The report

Micro- and Nanoplastic Pollution of Freshwater and Wastewater Treatment Systems

Plastic waste is a widespread and persistent global challenge with negative impacts on the environment, economy, human health and aesthetics. Plastic pollution has been a focus of environmental research over the past few decades, particularly in relation to macroplastics that are easily visible by the naked eye. More recently, smaller plastic waste at the micro- and nanoscale has become of increasing concern, resulting in extensive investment in research to advance knowledge on the sources, distribution, fate and impact of these materials in aquatic systems. However, owing to their small sizes and a lack of unified methods, adequate quantitative and qualitative assessment has been difficult. Furthermore, most of the microplastic surveys available to date have focussed in the marine environment while scarce knowledge exists of freshwater systems. Because the majority of marine debris originates on land, the role of wastewater treatment systems and natural fluvial vectors in delivering these emerging contaminants to the environment should be explored. Considering fundamental aspects pertaining to microplastic sources, distribution, mobility and degradation in these systems is crucial for developing effective control measures and strategies to mitigate the discharge of these particles to the sea.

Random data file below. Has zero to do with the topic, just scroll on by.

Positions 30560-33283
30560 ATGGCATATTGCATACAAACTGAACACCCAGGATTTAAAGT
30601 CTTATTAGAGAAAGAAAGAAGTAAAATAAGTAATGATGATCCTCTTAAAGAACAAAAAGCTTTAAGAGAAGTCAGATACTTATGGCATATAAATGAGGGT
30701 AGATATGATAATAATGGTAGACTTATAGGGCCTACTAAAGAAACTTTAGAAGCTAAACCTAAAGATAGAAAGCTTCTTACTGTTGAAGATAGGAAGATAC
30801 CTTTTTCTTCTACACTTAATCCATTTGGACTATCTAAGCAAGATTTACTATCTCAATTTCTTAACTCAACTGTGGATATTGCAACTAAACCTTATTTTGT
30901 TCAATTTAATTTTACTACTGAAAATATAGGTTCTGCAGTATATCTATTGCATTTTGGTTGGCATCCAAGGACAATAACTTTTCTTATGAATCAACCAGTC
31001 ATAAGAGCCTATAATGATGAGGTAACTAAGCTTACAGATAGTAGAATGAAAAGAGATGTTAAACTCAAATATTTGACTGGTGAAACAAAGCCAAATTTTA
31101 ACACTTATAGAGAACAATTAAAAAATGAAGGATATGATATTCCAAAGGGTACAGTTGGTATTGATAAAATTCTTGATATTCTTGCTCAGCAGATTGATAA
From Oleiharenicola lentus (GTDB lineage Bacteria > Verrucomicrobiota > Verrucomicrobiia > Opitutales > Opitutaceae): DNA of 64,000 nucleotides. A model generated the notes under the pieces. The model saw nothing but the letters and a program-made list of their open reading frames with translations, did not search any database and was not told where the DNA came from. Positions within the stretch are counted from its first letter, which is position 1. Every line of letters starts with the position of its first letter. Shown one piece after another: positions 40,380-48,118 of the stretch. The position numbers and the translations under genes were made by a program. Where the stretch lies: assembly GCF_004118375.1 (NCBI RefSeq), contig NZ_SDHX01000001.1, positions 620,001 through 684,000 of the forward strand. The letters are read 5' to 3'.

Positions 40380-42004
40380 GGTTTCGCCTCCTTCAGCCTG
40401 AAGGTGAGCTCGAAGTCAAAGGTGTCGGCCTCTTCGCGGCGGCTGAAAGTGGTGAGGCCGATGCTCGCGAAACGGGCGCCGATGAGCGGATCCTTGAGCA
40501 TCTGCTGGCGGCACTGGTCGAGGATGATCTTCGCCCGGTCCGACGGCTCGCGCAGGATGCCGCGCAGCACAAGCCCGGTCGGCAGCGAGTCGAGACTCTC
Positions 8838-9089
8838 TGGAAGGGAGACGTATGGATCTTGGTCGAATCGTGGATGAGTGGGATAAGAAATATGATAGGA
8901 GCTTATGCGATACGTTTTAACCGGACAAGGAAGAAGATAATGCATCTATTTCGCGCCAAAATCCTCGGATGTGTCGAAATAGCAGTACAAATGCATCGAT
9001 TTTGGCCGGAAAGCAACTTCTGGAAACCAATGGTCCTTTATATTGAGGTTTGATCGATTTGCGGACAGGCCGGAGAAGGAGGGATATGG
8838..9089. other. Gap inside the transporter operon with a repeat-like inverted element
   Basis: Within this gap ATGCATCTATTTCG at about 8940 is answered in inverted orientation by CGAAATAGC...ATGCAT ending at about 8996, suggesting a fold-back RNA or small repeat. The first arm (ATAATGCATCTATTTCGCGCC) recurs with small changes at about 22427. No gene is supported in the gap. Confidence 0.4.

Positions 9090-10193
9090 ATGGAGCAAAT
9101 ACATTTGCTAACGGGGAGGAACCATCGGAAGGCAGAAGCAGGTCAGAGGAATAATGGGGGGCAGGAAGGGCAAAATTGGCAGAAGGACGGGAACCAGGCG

Reina M. Blair, Susan Waldron, Vernon Phoenix, Caroline Gauchotte-Lindsay, Environmental Science and Pollution Research, 07 June 2017, pp 1–7

The article

Microplastics in the sediments of a UK urban lake